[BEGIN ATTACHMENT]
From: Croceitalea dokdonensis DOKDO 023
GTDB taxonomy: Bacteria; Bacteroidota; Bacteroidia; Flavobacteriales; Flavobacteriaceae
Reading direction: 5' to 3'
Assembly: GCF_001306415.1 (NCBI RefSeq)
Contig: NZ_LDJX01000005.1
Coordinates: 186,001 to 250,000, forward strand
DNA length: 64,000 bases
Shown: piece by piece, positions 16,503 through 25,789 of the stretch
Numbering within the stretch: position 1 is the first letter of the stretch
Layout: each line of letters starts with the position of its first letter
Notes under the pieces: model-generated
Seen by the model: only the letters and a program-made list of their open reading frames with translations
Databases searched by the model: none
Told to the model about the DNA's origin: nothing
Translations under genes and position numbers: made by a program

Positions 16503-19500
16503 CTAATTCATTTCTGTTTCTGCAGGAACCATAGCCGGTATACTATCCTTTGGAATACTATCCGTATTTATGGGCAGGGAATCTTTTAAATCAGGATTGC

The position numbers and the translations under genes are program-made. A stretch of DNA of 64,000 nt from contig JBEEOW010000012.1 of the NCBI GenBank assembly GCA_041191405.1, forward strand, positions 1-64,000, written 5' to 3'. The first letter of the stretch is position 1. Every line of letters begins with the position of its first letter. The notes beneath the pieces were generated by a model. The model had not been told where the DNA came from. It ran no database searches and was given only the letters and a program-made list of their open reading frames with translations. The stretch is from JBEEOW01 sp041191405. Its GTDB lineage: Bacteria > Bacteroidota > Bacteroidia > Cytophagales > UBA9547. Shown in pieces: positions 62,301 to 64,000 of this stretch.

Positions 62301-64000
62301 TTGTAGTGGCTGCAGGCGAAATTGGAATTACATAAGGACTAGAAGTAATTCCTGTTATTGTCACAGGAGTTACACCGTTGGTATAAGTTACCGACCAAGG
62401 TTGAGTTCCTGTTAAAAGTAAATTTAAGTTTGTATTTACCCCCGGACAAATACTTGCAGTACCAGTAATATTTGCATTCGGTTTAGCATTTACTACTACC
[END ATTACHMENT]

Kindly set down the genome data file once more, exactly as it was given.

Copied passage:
From: Croceitalea dokdonensis DOKDO 023
GTDB taxonomy: Bacteria; Bacteroidota; Bacteroidia; Flavobacteriales; Flavobacteriaceae
Reading direction: 5' to 3'
Assembly: GCF_001306415.1 (NCBI RefSeq)
Contig: NZ_LDJX01000005.1
Coordinates: 186,001 to 250,000, forward strand
DNA length: 64,000 bases
Shown: piece by piece, positions 16,503 through 25,789 of the stretch
Numbering within the stretch: position 1 is the first letter of the stretch
Layout: each line of letters starts with the position of its first letter
Notes under the pieces: model-generated
Seen by the model: only the letters and a program-made list of their open reading frames with translations
Databases searched by the model: none
Told to the model about the DNA's origin: nothing
Translations under genes and position numbers: made by a program

Positions 16503-19500
16503 CTAATTCATTTCTGTTTCTGCAGGAACCATAGCCGGTATACTATCCTTTGGAATACTATCCGTATTTATGGGCAGGGAATCTTTTAAATCAGGATTGC

The position numbers and the translations under genes are program-made. A stretch of DNA of 64,000 nt from contig JBEEOW010000012.1 of the NCBI GenBank assembly GCA_041191405.1, forward strand, positions 1-64,000, written 5' to 3'. The first letter of the stretch is position 1. Every line of letters begins with the position of its first letter. The notes beneath the pieces were generated by a model. The model had not been told where the DNA came from. It ran no database searches and was given only the letters and a program-made list of their open reading frames with translations. The stretch is from JBEEOW01 sp041191405. Its GTDB lineage: Bacteria > Bacteroidota > Bacteroidia > Cytophagales > UBA9547. Shown in pieces: positions 62,301 to 64,000 of this stretch.

Positions 62301-64000
62301 TTGTAGTGGCTGCAGGCGAAATTGGAATTACATAAGGACTAGAAGTAATTCCTGTTATTGTCACAGGAGTTACACCGTTGGTATAAGTTACCGACCAAGG
62401 TTGAGTTCCTGTTAAAAGTAAATTTAAGTTTGTATTTACCCCCGGACAAATACTTGCAGTACCAGTAATATTTGCATTCGGTTTAGCATTTACTACTACC